As a Landlord you need to carry out Interim inspections
As a landlord, one of the things that you need to do on a regular basis is to carry out routine mid-tenancy checks. While doing this can be something of a pain, it is nonetheless essential for a number of reasons. Not only does it help you identify any issues surrounding maintenance before they get out of hand, it also helps you to keep an eye on how your tenants are getting and it can also promote goodwill between the two of you. A good relationship between landlord and tenant makes life easier for everyone. Furthermore, a contented tenant is likely to be a longer-term tenant.
While it is important to make regular inspections, the frequency is important to get right. An initial inspection at 3 months is about the shortest duration possible followed by, perhaps six monthly and then annual as the tenancy progresses.
The Landlord and Tenant Act 1985 s11 gives the landlord the right to enter the premises to view the “condition and state of repair”. You must give the tenant 24 hours’ notice in writing and the inspection must be carried out at “reasonable” times of day. If someone other than the landlord is going to undertake the inspection, he or she must be authorised in writing.
Obviously, one of the most important reasons for an interim inspection is to be able to spot any minor issues before they become major issues. A tenant will normally report any serious issue, but very often may not report a minor one, or may not even spot it. That can mean that it can accelerate out of control and cost a small fortune to fix.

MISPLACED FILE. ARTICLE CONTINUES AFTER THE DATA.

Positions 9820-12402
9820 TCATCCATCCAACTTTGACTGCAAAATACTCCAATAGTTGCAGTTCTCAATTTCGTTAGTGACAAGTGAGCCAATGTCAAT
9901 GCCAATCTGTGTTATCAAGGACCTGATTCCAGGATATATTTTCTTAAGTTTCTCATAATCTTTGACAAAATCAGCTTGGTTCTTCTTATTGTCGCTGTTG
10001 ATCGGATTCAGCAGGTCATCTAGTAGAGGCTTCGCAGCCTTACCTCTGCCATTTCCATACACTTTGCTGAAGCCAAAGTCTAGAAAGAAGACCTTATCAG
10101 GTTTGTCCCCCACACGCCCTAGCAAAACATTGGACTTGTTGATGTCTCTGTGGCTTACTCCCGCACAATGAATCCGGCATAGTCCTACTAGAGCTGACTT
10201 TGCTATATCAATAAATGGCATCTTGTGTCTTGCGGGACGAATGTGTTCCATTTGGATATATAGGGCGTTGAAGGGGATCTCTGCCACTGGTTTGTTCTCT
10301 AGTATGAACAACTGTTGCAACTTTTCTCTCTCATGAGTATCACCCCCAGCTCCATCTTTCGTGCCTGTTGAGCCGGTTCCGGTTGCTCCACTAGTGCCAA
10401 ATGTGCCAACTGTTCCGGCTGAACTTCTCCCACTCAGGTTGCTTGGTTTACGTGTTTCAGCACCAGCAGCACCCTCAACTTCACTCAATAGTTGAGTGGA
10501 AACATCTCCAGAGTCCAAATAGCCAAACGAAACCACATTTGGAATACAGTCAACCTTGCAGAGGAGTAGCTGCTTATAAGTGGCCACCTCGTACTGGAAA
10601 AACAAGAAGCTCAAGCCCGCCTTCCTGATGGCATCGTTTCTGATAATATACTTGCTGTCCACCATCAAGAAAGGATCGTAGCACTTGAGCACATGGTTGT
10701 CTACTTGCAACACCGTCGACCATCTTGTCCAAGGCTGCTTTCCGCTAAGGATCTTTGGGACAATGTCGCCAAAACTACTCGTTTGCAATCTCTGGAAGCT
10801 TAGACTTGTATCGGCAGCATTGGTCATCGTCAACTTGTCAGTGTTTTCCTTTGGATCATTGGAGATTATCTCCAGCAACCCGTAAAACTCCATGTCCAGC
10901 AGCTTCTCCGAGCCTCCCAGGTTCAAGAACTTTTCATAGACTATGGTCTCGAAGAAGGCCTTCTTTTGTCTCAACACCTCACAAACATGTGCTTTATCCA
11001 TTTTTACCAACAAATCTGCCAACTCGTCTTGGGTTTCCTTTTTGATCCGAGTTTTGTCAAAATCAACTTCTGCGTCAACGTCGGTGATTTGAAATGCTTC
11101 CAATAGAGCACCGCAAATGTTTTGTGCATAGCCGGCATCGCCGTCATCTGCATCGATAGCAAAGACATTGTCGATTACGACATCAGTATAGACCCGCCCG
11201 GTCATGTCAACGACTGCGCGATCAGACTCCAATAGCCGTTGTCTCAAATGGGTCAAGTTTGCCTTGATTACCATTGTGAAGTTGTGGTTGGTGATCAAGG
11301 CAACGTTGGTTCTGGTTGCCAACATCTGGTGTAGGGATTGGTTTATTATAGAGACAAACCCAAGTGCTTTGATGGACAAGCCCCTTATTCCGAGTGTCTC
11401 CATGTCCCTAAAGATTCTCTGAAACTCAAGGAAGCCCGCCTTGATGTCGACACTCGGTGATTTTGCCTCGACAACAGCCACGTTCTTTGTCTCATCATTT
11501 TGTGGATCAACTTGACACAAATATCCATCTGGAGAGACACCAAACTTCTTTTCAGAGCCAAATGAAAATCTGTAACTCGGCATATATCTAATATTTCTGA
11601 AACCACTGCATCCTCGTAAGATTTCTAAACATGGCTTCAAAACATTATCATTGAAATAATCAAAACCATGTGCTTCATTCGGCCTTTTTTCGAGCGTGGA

An interim inspection also gives you an opportunity to check on that the conditions of the tenancy are being followed – no pets, no smoking etc.
As the landlord, you are responsible for the fabric of the building. External drainage, roof leaks, drains all need to be checked regularly to ensure they are up to standard and any problems can be nipped in the bud. Often missed are internal leaks under the sink and in bathrooms. Also, check mechanical items such as extractor fans. Tenants have to keep the filters clean.
Check that smoke alarms and carbon monoxide detectors are working, and also ensure that any fire extinguishers are serviced when they should be. They should be serviced every 12 months according to BS 5036-6.
You need to check over the condition of any fittings such as toilets and also white goods if supplied with the property, such as fridges and freezers. It is worthwhile to check lofts for any holes, leaks, and even possibly signs of rodents.
You also want to check that the garden is tidy, if there is one. You don’t expect your tenants to be the next Alan Titch marsh, but the garden should at least by presentable neat and maintained.
When it comes to the end of the tenancy, you will need to complete a check-out report, and you might wish to use the app we provide at Reports2Go in order to produce a free checkout report.
You can download this from The App Store or Google Play to your mobile or tablet. It makes producing a free checkout report very simple because you can type up the notes as you go.
Gary, 19 March 2021
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